|"Education In The Southern States"|
|Harper's Weekly, November 9, 1867, page 706 (Editorial)|
In the New York Tribune of October 18 there
is a very valuable communication upon education in the South. It is not possible to
overstate the importance of this subject in the present condition of the country, for if it were essential that the freedmen should be enfranchised, which is indisputable, it is not less necessary that they should be educated.
Moreover, as their enfranchisement came from the free States so must their education come. To
abandon them to the class which lately held them enslaved, which is the policy of the
Democratic party, is not only to leave them without any safeguards of civil rights, but it is to
condemn them to hopeless ignorance.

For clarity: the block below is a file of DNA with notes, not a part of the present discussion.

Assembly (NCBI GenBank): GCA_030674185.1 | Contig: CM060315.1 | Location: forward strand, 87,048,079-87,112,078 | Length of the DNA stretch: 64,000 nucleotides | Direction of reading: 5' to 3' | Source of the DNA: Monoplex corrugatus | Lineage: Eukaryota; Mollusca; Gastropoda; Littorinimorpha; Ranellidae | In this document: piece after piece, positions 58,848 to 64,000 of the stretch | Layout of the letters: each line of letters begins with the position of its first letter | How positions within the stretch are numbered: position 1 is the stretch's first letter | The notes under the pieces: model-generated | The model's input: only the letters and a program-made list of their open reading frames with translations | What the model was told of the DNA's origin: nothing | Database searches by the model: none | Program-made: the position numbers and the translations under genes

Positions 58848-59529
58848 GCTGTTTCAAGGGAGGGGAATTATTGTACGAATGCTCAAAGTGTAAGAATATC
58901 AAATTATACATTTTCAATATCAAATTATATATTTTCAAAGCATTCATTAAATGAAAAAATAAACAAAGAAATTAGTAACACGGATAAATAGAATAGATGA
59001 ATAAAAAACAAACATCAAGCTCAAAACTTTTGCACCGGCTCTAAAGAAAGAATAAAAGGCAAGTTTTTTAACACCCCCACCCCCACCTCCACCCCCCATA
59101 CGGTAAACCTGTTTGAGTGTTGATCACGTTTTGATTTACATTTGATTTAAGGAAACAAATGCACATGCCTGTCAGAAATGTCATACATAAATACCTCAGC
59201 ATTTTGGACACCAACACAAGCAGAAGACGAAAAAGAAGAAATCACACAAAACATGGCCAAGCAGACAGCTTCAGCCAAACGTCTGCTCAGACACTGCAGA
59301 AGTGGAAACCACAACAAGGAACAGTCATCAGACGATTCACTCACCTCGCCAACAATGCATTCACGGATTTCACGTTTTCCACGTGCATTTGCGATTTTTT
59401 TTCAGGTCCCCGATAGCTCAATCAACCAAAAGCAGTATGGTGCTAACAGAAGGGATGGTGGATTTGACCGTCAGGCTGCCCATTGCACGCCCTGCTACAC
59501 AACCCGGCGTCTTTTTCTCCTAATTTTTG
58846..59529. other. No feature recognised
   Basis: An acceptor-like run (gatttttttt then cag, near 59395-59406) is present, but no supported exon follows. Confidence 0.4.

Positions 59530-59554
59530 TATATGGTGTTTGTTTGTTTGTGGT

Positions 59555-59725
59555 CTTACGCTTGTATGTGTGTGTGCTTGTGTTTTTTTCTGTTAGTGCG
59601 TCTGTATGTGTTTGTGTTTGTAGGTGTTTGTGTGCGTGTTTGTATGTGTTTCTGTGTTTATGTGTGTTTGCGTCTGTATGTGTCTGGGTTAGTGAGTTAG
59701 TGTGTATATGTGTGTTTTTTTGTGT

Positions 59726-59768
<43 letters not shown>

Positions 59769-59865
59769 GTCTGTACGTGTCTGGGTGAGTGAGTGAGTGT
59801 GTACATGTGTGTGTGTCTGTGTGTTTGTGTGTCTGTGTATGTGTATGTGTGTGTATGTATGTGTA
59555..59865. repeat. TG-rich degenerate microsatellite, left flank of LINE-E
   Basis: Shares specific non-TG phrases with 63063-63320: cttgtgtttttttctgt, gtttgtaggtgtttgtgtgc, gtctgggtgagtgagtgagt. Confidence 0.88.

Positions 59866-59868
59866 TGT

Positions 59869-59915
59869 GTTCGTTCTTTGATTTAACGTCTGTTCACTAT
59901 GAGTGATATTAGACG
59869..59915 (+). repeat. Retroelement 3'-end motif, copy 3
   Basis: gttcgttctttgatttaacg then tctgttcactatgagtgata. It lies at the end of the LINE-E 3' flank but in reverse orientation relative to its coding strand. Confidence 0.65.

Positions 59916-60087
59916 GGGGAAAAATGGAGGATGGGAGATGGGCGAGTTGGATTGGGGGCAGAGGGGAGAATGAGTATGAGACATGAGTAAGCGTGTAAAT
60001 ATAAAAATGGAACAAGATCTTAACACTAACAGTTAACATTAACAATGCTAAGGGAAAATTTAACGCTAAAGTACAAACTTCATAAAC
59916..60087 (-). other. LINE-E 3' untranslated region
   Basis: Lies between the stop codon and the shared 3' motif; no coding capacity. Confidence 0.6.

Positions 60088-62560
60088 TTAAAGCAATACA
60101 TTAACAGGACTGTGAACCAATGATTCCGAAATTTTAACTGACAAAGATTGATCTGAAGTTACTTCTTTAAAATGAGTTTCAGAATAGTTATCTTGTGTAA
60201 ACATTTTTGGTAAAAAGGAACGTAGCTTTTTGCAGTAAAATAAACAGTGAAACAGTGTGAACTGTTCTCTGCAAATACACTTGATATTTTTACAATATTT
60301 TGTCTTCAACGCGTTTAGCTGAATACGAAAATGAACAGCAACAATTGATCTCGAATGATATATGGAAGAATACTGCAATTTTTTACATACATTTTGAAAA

The article of which we speak truly states the situation of the country in this respect at the beginning of the rebellion. Of the 8,000,000 Southern whites in 1860 only 300,000 owned slaves, and only 90,000 of the owners had more than 10 slaves, each. Other small slaveholders and a few hundred thousand merchants and professional men of some wealth were the adherents of the great slaveholders who controlled the 7,000,000 poor whites and 4,000,000 blacks. Thus 1,000,000 men, owning the land and capital and monopolizing the education in their section, ruled 11,000,000 laborers without property or education, and, by the abject subservience of the Democratic party of the Northern States, governed the Union. The two chief methods by which the despotism at the South was maintained were the discouragement of education both among the poor whites and the blacks, and the fostering of prejudice and hatred between these two classes. The free schools of the South educated one in every thirteen of the population; the free States one in every four and four-fifths. The slave States also especially encouraged the high-priced academies, which only the children of the oligarchy attended. From the last census it appears that Alabama gave about $60,000 to colleges and academies which were untaxed, and no endowment to the public schools. Virginia did not tax her higher academies and colleges, which was a good thing, but she gave only $446 to her public schools. The fourteen slave States, excluding Delaware and including Missouri, which in 1860 was fast ceasing to be a slave State, and contributed $41,525 of the whole amount, gave only $136,251 in endownments to free schools. This tells the story. The alphabet is an abolitionist. If you would keep a people enslaved refuse to teach them to read. When the British Reform Bill passed Mr. Robert Lowe, who had strenuously opposed it, said, bitterly: "And now, Mr. Speaker, let us entreat our masters to learn their letters," showing that he, at least, knew that the people had not been taught them before.